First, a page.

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Governors play a central role in Nevada’s death penalty; group appealing to Sandoval to stop planned execution

Michelle Rindels
Michelle Rindels
Criminal JusticeGovernment

The American Civil Liberties Union of Nevada plans to deliver a petition to Gov. Brian Sandoval on Monday, asking him to urge the prisons director to refrain from using a lethal injection drug combination that’s never before been used to carry out the death penalty.

Although there are a range of ways to stop an execution in Nevada, ACLU officials believe this is their best hope for staving off the ultimate punishment of inmate Scott Dozier, who has been convicted of two murders but voluntarily abandoned his appeals and is urging the state to carry out the penalty. The execution, originally scheduled for Tuesday, is on hold over concerns about the lethal injection method and now hinges on an order from the Nevada Supreme Court; it’s unclear when that will come.

“Without more details about the state's plan, it is not clear if the execution will be humane or violate the Constitution,” the ACLU said in its petition, which has more than 600 signatures. “We need your help to get Governor Sandoval to stop this execution while so many questions remain about it.”

With laws on the death penalty varying dramatically from state to state, governors play a central role in the practice. They can veto bills to abolish the practice and wield the power to call off an execution — wide authority that adds weight to the outcome of Nevada’s 2018 gubernatorial election.

Sandoval, a former federal judge, included funds for a new execution chamber in his 2015 budget proposal and signaled his opposition to a death penalty abolition bill that emerged in the 2017 legislative session but was never brought up for a vote and died in committee. He said he supports the death penalty even though he’s Catholic and some of his faith’s leaders are adamantly against it; Pope Francis declared in October that the practice was “contrary to the Gospel.”

“It’s obviously difficult for me, I’m Catholic,” Sandoval said in an interview with The Nevada Independent in late October. “But at the same time, I’ve always supported the death penalty, and the egregious circumstances whereby an operation of law, a jury of his peers has made that decision ... I support the Nevada law.”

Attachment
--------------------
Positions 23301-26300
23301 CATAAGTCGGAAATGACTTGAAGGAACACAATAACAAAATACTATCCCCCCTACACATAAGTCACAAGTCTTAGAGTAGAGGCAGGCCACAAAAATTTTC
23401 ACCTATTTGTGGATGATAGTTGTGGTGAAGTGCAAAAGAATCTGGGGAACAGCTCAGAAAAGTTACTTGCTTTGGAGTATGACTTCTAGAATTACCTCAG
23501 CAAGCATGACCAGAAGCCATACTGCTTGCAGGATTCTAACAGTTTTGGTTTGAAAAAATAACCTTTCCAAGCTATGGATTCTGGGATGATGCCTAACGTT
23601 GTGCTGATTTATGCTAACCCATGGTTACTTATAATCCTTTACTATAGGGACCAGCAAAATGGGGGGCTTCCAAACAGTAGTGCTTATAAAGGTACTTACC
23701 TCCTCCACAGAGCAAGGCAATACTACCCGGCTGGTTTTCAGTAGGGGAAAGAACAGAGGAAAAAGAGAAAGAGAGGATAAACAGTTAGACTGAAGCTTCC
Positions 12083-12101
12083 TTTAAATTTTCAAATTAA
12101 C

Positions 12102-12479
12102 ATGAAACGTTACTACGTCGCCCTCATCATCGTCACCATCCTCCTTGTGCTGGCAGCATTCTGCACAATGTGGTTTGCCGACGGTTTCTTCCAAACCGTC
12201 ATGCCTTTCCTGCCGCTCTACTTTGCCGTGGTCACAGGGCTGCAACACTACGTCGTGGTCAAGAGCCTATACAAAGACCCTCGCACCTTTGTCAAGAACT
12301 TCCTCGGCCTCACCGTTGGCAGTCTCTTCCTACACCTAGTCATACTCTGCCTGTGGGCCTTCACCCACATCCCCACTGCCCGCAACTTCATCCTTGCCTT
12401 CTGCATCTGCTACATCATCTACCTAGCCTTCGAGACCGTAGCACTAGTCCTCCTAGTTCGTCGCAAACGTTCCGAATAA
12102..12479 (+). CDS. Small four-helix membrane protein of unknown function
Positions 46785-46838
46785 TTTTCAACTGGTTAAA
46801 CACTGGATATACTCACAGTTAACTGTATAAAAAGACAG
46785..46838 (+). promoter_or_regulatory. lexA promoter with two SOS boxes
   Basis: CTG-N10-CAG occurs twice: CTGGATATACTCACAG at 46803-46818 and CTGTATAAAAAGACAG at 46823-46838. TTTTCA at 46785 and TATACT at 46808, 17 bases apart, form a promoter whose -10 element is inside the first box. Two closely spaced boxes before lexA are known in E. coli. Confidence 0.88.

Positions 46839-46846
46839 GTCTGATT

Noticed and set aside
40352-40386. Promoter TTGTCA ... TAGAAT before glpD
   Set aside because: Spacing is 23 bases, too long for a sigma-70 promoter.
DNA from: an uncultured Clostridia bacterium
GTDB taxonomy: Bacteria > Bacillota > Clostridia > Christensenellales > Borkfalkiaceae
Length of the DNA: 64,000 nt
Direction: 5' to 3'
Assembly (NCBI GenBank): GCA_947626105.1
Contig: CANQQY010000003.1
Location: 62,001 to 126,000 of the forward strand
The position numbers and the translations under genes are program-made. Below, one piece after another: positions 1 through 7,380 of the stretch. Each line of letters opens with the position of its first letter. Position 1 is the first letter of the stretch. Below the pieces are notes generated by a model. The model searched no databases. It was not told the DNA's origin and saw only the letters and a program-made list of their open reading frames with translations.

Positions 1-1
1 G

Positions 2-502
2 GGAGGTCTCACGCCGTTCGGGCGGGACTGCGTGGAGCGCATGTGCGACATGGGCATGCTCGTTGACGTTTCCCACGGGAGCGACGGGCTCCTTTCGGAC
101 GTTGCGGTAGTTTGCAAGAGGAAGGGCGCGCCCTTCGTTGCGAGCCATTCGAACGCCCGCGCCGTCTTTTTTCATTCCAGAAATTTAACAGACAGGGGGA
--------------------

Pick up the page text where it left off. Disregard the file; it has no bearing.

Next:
He’s also expressed confidence in the lethal injection cocktail that the ACLU wants him to block.

“I don’t know if I’d call it unknown,” the governor said. “I’ve got to rely upon the expertise, the medical expertise, of the state medical officer, and based on his analysis and recommendations, he feels that it’s going to work, so I trust his judgment.”

A governor’s role

An execution can be held off for a variety of reasons, most commonly as a conviction or sentence is appealed. It can also be stayed while a court investigates the offender’s mental sanity or intellectual capacity, or if the inmate is pregnant.

But Nevada law also provides other routes.  

The state Constitution empowers a governor to “grant reprieves for a period not exceeding sixty days dating from the time of conviction, for all offenses, except in cases of impeachment.”

The ACLU, citing the minutes of a constitutional convention in 1864, interprets that language as granting the governor the chance to postpone the imposition of a sentence by up to 60 days at a time. The intent, according to framers’ dialogue, was to allow time for a pardons board to convene and to avoid giving unfettered pardoning power to a single person.

The constitution lays out a more permanent process: The State Board of Pardons Commissioners, which includes Sandoval, Attorney General Adam Laxalt and all seven justices on the Nevada Supreme Court, can commute (reduce) a sentence. That happens if at least a majority of members vote to do so, and the governor must be among the group voting in the affirmative.